|ADVANCE FOR RELEASE AT 9:00 A.M. EDT||Bureau of Justice Statistics|
|THURSDAY, JULY 9, 2009||Contact: Kara McCarthy 202-307-1241|
|www.ojp.usdoj.gov/bjs||After hours: 202-598-0556|
WASHINGTONIn 2007, 201 law enforcement aviation units operated nearly 900 aircraft in 46 states and the District of Columbia, according to a report released today by the Bureau of Justice Statistics (BJS) in the Office of Justice Programs, U.S. Department of Justice. These units, located in agencies with 100 or more sworn officers, employed 3,400 persons and reported expenditures in 2007 of more than $300 million to purchase, lease or finance and maintain and fuel their aircraft. The findings are from the 2007 Census of Law Enforcement Aviation Units, the first national study of police units operating planes or helicopters.
Approximately 20 percent of all law enforcement agencies with 100 or more sworn officers had aviation units, including 44 state police agencies, 76 sheriffs’ offices, 68 municipal police agencies and 13 county police agencies.
Aviation units were involved in both general, patrol-related operations and special operations, such as emergency rescue, counterterrorism and SWAT missions. In 2007, almost all (nine in 10) airborne law enforcement units responded to calls for service, assisted ground units in making arrests, and engaged in foot or vehicle pursuits. Nearly half of the aviation units (47 percent) performed street traffic-related functions, reporting on traffic patterns, accidents, and speed.
Eighty percent of aviation units performed counterterrorism missions, such as conducting critical facility checks on buildings, ports, public utilities, oil refineries, bridges, airports and monuments. Around 90 percent of units engaged in counternarcotics operations and performed other criminal activity surveillance. Nearly 80 percent conducted searches for lost or stranded hikers, boaters or skiers, and approximately 60 percent served a firefighting function in 2007.
During 2007, the 201 aviation units conducted an estimated 384,800 missions and logged approximately 363,000 total flight hours. State police units reported the largest number of flight hours (137,600); municipal police units flew the most missions (189,700).
Twenty-four percent of the units operated six or more aircraft, 60 percent operated between two and five aircraft, and 16 percent operated one aircraft. Of the almost 900 aircraft in use in 2007, more than twice the number of police helicopters (604) compared to planes (295) were in operation. In half of the aviation units (50 percent), a helicopter was the only form of aircraft flown, while just 12 percent of units flew planes only.
Nearly 70 percent of all aircraft had been purchased by the law enforcement agencies. Approximately 25 percent had been acquired through the Department of Defense’s government surplus program, which allows excess military equipment to be transferred to state and local law enforcement agencies. Aviation units in sheriffs’ offices had the highest percentage of aircraft obtained through the government surplus program (43 percent), followed by municipal police (21 percent), county police (20 percent), and state police aviation units (15 percent).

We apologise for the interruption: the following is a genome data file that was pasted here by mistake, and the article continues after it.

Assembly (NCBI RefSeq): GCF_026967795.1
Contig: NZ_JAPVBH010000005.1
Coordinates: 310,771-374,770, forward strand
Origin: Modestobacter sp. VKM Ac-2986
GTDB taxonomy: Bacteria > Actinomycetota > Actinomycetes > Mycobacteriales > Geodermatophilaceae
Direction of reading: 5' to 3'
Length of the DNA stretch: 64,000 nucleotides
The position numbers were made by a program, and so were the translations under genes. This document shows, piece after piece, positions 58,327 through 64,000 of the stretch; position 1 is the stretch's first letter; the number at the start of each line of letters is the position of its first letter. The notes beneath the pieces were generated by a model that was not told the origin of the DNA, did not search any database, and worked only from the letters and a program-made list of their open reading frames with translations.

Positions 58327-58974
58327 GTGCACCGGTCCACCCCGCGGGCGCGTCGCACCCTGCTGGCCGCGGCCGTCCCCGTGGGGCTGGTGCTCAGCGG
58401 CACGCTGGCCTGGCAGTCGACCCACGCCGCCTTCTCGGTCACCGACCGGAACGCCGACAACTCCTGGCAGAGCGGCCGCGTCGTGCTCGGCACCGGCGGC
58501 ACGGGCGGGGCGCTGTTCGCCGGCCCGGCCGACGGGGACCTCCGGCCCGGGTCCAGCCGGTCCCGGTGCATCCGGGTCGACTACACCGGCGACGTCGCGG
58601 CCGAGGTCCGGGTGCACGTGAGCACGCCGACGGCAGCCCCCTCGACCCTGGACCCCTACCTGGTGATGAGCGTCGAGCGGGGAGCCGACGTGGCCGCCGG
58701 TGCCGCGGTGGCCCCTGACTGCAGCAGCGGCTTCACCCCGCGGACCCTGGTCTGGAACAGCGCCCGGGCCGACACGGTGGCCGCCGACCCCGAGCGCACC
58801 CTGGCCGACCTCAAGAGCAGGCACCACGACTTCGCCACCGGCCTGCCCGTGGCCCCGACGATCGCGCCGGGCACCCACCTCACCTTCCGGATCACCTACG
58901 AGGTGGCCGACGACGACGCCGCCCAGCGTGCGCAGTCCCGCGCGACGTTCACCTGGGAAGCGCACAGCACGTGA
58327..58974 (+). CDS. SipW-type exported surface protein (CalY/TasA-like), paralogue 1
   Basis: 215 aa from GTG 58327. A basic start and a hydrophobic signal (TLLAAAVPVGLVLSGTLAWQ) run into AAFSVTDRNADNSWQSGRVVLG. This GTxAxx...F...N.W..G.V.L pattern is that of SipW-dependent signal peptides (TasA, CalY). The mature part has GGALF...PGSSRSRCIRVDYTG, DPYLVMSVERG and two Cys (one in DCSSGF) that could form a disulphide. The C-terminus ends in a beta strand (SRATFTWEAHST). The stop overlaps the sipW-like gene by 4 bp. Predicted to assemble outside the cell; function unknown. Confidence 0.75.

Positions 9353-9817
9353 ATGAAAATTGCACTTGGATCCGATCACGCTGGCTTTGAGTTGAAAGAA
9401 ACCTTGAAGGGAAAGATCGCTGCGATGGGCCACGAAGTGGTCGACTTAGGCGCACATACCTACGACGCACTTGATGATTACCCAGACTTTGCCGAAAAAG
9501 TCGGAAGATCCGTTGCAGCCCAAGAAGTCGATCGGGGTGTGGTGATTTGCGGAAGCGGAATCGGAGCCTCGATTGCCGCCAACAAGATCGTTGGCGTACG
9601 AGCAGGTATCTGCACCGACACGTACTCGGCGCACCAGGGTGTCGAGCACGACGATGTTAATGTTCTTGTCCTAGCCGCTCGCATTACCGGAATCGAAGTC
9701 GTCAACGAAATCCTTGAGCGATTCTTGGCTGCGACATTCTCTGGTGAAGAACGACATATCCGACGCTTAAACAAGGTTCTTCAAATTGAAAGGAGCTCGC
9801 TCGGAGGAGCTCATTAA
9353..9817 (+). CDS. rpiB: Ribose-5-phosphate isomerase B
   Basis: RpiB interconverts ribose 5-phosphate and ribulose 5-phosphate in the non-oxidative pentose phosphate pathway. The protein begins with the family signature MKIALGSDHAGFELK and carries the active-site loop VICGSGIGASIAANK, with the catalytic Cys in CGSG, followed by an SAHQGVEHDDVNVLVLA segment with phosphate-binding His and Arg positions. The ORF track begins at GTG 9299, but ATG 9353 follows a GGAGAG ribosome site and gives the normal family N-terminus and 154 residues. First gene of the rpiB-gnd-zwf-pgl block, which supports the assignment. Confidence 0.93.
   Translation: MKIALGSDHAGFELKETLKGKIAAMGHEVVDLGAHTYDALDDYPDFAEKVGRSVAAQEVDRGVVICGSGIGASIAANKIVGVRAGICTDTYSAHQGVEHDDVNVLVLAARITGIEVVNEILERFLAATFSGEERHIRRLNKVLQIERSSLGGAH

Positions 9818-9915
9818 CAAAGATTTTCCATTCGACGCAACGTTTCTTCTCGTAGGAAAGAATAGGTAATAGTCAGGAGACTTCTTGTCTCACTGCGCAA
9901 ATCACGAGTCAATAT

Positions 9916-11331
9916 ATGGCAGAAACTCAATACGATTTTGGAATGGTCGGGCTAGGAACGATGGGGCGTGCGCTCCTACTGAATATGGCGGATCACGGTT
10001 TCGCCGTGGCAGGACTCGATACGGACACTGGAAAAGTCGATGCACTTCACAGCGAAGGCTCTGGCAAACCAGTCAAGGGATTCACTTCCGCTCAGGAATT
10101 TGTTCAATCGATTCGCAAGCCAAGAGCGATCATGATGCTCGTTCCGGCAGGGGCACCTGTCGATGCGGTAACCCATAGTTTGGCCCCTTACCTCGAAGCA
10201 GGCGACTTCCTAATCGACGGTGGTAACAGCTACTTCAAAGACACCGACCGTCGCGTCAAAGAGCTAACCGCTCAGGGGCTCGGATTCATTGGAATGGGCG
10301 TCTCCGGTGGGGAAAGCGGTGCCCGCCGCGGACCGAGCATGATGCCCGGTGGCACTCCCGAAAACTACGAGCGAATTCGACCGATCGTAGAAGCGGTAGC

Nationwide, about half of the aircraft operated by these agencies were 20 years old or older, and 20 percent of the aircraft in the fleet were five years old or less. Aviation units in sheriffs’ offices had the highest percentage of aircraft that were at least 20 years old or older (64 percent).
Of the 3,400 personnel assigned to the aviation units, three-quarters were sworn officers. More than half of the personnel were pilots, and a quarter were tactical flight officers.
Most aviation units had established safety measures, such as having a designated safety manual (89 percent), conducting safety meetings (90 percent), and purchasing private insurance (90 percent). Among the 201 aviation units, three aircraft accidents were reported for 2007, with 32 being reported between 2003 and 2006.
The report Aviation Units in Large Law Enforcement Agencies, 2007 (NCJ 226672), was written by BJS statistician Lynn Langton. The report can be found at http://bjs.ojp.usdoj.gov/index.cfm?ty=pbdetail&iid=1109.
For additional information about the Bureau of Justice Statistics’ statistical reports and programs, please visit the BJS Web site at http://bjs.ojp.usdoj.gov/.
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The Office of Justice Programs (OJP), headed by Acting Assistant Attorney General Laurie O. Robinson, provides federal leadership in developing the nation's capacity to prevent and control crime, administer justice, and assist victims. OJP has five component bureaus: the Bureau of Justice Assistance; the Bureau of Justice Statistics; the National Institute of Justice; the Office of Juvenile Justice and Delinquency Prevention; and the Office for Victims of Crime. In addition, OJP has two program offices: the Community Capacity Development Office, which incorporates the Weed and Seed strategy, and the Office of Sex Offender Sentencing, Monitoring, Apprehending, Registering, and Tracking (SMART). More information can be found at http://www.ojp.gov.